JK Simmons voices an Eldritch horror in a bathroom cubicle with a glorious hole in it. If that line doesn’t sell you to this movie on its own, I don’t know what will.
Wes finds himself in a peculiar situation after a romantic encounter goes awry. When he takes a break in the bathroom of a rest stop for a good reason, he gets locked inside and is totally unable to escape. To make matters worse, the mysterious entity responsible for his predicament refuses to let him leave until a very intimate need is met.
Obviously, Glorious J. Jonah Jameson’s draw is JK Simmons himself. The man doesn’t even appear on screen, but manages to command the entire film with a dominating voice that switches so effortlessly between friendly and comical to downright menacing, thumping with enough force to shake the pillars of the earth. An A+ performance from an A+ actor.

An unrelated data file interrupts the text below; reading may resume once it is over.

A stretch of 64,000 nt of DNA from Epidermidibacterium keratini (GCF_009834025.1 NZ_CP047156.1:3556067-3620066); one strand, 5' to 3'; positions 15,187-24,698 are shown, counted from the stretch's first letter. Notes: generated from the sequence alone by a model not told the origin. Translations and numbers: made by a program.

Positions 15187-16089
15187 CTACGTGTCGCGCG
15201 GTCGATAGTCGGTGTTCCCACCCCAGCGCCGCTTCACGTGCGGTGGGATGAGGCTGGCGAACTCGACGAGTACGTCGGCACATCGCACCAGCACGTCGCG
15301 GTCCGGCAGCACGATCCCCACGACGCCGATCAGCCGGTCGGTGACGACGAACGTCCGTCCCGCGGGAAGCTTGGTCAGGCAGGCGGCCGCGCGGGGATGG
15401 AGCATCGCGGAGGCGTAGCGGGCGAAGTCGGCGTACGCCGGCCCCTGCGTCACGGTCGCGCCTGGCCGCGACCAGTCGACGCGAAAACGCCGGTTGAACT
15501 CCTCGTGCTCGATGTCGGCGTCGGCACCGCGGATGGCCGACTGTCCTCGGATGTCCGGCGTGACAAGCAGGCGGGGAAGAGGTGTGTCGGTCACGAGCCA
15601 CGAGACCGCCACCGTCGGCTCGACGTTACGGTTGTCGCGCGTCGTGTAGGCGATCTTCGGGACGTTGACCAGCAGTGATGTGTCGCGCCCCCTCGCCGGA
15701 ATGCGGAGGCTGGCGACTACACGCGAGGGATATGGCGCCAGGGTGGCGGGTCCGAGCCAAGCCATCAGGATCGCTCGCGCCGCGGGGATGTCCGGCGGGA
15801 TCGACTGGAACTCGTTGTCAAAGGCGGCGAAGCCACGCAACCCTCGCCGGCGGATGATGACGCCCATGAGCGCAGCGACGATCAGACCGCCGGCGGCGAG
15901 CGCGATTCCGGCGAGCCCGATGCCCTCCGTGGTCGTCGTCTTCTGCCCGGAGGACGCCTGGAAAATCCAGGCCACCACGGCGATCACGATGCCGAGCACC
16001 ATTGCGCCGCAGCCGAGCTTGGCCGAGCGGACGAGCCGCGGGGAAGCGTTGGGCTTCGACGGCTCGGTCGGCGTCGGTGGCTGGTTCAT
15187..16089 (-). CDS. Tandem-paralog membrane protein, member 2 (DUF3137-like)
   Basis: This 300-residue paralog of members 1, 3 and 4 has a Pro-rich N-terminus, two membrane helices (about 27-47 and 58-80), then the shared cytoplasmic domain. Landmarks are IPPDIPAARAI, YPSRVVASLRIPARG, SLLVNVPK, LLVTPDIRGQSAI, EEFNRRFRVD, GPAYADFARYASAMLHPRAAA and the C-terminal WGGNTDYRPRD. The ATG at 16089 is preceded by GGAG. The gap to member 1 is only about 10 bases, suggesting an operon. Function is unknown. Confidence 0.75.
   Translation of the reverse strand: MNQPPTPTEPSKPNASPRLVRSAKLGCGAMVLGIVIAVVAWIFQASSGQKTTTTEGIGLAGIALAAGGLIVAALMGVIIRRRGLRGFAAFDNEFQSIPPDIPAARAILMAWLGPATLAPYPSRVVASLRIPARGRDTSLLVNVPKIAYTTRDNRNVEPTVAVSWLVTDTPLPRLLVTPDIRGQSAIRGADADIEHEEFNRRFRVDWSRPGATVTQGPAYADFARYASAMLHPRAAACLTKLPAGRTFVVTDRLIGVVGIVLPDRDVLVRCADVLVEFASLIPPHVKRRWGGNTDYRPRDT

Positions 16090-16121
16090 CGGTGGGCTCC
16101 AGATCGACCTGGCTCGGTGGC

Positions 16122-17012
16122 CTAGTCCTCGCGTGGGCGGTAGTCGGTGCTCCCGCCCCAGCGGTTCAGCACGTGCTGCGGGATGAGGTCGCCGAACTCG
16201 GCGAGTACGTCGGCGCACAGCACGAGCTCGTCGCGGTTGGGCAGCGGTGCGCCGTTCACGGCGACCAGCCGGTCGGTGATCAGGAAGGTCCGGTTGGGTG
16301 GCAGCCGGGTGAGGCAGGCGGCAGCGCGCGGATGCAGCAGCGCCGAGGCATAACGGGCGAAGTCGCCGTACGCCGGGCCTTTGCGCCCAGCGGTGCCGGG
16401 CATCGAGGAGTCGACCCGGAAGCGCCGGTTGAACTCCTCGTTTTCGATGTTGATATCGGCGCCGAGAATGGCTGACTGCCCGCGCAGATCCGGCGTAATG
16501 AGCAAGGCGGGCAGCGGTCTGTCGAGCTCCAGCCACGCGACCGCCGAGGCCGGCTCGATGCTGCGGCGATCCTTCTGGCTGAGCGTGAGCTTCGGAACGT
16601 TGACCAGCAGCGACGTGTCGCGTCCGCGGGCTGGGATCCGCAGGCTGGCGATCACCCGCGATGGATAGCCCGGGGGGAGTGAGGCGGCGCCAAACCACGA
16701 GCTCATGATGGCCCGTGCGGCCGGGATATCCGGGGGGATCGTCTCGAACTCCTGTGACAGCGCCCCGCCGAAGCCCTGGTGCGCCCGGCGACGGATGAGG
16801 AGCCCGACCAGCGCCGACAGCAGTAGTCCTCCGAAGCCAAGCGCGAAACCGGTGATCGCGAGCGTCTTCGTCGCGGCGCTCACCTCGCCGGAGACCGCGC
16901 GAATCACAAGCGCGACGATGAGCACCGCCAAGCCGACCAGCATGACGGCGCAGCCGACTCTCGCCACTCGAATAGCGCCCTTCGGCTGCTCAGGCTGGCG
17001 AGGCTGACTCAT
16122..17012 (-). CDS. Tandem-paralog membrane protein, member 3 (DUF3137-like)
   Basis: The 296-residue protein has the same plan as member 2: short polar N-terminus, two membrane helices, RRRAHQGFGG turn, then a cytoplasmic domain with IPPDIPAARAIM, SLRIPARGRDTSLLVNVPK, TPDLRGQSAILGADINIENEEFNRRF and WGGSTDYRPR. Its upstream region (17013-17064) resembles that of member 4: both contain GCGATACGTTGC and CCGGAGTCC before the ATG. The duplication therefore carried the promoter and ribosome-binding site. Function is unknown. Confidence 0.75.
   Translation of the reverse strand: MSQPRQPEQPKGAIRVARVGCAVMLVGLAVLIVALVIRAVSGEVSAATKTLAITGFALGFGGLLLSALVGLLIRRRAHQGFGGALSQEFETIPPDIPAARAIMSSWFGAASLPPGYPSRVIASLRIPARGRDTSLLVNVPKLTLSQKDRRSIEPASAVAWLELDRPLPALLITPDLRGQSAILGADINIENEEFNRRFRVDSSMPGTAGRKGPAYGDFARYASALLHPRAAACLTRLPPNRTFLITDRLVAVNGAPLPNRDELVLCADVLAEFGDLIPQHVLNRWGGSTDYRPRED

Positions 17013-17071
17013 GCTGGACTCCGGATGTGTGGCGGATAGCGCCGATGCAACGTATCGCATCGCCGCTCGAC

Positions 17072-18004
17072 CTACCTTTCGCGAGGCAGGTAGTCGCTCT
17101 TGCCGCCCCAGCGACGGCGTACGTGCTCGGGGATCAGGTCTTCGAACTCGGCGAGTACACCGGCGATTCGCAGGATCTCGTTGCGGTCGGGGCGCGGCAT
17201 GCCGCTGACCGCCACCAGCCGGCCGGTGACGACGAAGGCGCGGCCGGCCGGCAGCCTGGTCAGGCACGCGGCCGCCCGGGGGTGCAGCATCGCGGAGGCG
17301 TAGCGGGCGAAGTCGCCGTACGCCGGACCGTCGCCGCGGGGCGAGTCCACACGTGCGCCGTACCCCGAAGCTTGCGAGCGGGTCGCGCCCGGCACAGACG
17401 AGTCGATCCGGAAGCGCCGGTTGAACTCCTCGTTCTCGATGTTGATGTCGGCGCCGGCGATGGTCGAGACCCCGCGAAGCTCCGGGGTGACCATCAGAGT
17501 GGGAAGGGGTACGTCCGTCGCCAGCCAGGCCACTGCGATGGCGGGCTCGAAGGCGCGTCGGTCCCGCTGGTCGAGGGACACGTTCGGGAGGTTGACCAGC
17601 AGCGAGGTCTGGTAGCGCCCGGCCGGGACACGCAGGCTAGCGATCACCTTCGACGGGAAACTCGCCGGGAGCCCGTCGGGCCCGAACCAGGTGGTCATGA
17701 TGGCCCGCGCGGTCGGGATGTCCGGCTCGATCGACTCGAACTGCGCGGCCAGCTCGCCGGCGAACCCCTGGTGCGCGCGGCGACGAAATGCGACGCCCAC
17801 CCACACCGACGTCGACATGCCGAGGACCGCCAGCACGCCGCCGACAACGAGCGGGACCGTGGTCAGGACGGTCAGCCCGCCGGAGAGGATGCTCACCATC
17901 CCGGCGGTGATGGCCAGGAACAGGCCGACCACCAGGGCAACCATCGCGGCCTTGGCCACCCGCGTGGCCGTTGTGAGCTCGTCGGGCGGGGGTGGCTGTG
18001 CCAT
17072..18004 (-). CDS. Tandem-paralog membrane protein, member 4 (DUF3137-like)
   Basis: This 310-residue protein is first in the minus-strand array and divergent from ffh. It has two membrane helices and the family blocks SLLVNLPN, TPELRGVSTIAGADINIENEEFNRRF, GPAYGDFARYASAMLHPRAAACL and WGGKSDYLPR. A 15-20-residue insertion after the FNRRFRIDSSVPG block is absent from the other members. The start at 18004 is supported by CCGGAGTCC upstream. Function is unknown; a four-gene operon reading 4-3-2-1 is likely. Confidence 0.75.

The movie also has a secret weapon in the way it plays with your expectations. From the plot description, you clearly know where the movie is going, but you would be wrong. In fact, it weapons the inherent sympathy viewers have for a protagonist to make you feel emotionally ravaged in a way that can only be described as devilish genius. It’s a truly brilliant narrative sleight of hand that punches you right in the face and hits you right on the ass.
While this Taiwanese found footage nightmare made a bit of a splash on Netflix earlier this year, it seems to have come and gone in a flash. It’s a real shame as it’s easily one of the most terrifying horror movies to come out of Asia in years.